Donald Trump's sudden signal that he's ready to soften his approach on immigration has split his backers, as some are cautiously supporting him, others are wary and some are outraged that he's moving away from the tough stance he outlined last year.

Trump told Fox News' Sean Hannity this week that he was open to allowing illegal immigrants to remain in the U.S., and said he would "work with" them. He hinted that they might be able to stay if they pay back taxes, although he said he would still kick the "bad ones" out, and said he would still build the border wall.

Still, those comments fly in the face of Trump's previous plan for a "deportation force" that would remove the 11 million illegal immigrants from the U.S., and it forced Trump supporters of all stripes to try to get their heads around the sudden change.

Sen. Jeff Sessions, the first U.S. senator to openly support Trump, said Thursday that he would be "supportive" of a potential deal on the issue. However, he noted that dealing with the 11 million will take a back seat to enforcement of the law in any deal.

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"The most important thing is to focus first and foremost on a lawful system that protects the interests of the American people first. If you enter the country unlawfully you're subject to being deported," Sessions said. He said he could "get on board" with that kind of proposal.

"Oh, yeah, I can be supportive of that," Sessions said. "But you have to be careful because you've got to have the rule of law ... Look I think that's some of the things that he just mentioned. He's not announced what he's going to do. And I'm giving you some of my opinions about how I think we ought to approach this serious problem of re-establishing the lawful system of immigration."

But some anti-immigration groups were skeptical of Trump's new take on the issue. Bob Dane, the executive director for the Federation for American Immigration Reform, warned Trump that if his shift lets some illegal immigrants to remain, that is essentially giving them amnesty.

"If Trump is noodling around exceptions or conditions that allow some or many to stay, he should know that any and all variations of requirements that might bestow work permits or citizenship to those who violate our laws constitutes amnesty," Dane told the Washington Examiner in a statement. "Voters know that the problem with amnesty is that it rewards illegal behavior ... It also sends the message that the punishment for entering our country illegally varies according to the political whims of the moment rather than the permanency of our INA (Immigration and Nationality Act) laws."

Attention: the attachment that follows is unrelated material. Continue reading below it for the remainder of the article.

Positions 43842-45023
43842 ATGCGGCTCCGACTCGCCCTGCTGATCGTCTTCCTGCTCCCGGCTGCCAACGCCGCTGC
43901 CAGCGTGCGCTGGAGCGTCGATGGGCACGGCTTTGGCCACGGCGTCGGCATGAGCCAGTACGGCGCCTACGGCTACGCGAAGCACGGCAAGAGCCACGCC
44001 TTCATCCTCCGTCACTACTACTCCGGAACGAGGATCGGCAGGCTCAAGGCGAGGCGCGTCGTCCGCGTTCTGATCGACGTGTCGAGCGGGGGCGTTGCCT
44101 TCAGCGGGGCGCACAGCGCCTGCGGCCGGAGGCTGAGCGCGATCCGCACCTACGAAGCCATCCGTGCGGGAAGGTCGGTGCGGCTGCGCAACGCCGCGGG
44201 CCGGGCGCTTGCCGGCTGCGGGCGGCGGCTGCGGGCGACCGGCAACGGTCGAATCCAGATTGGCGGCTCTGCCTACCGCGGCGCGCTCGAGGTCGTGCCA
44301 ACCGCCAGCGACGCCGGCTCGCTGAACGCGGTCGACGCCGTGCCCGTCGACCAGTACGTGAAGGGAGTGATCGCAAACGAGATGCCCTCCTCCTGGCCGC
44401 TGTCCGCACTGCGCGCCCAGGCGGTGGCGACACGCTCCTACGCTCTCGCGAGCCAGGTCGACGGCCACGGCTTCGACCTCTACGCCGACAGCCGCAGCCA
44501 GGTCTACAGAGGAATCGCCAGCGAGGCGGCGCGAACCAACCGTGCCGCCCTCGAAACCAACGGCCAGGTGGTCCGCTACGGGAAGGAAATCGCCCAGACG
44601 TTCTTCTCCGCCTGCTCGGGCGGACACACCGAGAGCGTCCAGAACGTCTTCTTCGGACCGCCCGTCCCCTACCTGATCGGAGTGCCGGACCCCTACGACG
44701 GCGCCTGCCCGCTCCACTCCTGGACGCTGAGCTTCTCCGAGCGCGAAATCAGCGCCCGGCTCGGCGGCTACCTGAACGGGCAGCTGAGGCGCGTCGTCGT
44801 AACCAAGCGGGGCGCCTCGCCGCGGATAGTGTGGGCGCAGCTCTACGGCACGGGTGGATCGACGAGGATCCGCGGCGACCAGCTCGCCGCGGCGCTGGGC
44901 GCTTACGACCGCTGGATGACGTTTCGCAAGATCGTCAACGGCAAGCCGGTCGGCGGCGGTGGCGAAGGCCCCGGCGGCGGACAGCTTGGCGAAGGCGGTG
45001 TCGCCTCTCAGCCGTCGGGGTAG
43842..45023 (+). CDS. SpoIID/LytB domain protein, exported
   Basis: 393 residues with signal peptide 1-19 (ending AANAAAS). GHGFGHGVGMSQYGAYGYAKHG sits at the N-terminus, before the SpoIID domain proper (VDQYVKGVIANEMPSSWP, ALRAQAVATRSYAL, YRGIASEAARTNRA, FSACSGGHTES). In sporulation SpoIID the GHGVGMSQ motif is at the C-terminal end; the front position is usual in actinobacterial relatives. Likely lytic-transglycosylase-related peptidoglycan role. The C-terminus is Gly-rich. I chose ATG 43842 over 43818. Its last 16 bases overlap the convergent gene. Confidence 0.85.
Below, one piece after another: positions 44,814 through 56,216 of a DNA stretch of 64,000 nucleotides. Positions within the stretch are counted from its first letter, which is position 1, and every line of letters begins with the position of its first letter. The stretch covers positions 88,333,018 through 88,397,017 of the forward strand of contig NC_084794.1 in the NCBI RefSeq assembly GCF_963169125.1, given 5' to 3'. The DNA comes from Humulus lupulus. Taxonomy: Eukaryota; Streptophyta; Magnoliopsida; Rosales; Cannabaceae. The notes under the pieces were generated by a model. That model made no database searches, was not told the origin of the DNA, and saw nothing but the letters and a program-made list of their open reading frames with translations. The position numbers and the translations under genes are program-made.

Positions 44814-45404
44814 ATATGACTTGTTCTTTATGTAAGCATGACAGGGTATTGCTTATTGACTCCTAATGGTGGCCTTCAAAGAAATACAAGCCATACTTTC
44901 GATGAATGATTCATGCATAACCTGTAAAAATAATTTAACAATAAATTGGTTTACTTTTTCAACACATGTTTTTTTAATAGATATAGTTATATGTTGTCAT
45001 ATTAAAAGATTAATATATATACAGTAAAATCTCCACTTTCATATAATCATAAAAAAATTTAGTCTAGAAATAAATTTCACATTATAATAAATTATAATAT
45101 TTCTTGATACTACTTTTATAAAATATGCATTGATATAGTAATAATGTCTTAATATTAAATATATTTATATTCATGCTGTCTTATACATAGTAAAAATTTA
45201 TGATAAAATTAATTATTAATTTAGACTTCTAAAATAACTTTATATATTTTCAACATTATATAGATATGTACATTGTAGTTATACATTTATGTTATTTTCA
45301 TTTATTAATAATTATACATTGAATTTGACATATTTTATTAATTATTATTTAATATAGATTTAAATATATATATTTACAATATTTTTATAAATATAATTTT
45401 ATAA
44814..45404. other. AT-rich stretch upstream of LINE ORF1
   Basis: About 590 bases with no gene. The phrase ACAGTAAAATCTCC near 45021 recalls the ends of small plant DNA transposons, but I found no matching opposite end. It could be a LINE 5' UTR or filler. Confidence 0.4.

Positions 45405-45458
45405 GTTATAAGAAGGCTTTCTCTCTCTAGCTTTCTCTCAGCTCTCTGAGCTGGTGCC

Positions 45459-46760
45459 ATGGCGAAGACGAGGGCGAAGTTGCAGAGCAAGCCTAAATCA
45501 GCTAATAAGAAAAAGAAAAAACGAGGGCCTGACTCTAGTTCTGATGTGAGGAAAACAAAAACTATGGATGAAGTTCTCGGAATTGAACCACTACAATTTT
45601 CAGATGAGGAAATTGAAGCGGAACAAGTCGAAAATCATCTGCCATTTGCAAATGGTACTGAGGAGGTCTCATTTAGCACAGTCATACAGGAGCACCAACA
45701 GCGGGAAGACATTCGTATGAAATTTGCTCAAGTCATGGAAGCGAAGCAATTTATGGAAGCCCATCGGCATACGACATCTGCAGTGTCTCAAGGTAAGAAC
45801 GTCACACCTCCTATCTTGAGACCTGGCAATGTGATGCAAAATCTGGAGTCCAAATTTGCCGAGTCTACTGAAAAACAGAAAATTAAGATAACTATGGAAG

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Ann Coulter, author, Trump supporters and a leading anti-immigration voice, told the Washington Examiner that Trump's rhetorical change has her unnerved. She also openly worried earlier in the week that her current tour for her new book, "In Trump We Trust," could be undercut by the change.

"It mostly worries me rhetorically. … I mean, what to do with the illegals already here was never really a big part of it," she said, pointing to the wall Trump plans to build. "I don't think it is a change in policy ... The policy is anyone who's here illegally, is here illegally, does not have the right to be here. We'll decide whether it's in our interest to let them stay or not. Perhaps it is in our interest to let some of them stay."

Trump has also infuriated some of his supporters. Mark Krikorian, executive director of the Center for Immigration Studies, declared that Trump's latest remarks were the "last straw" for him, especially his statement that there would be "no amnesty," which he made just before saying that illegal immigrants will have to pay back taxes.

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"Those are terms of art in the pro-amnesty, Gang of Eight crowd. Every politician pushing an amnesty says 'this version isn't really an amnesty because fill in the blank,'" Krikorian said, declaring Trump the "unofficial ninth member of the Gang of Eight."

"What he just did was make clear that even on his central issue, which is the only reason he's the nominee ... was immigration, and he now has shown that he can't be relied on, even on that," Krikorian said, who had previously considered himself a reluctant Trump supporter — until now.

"I'm done with Trump at this point," he said.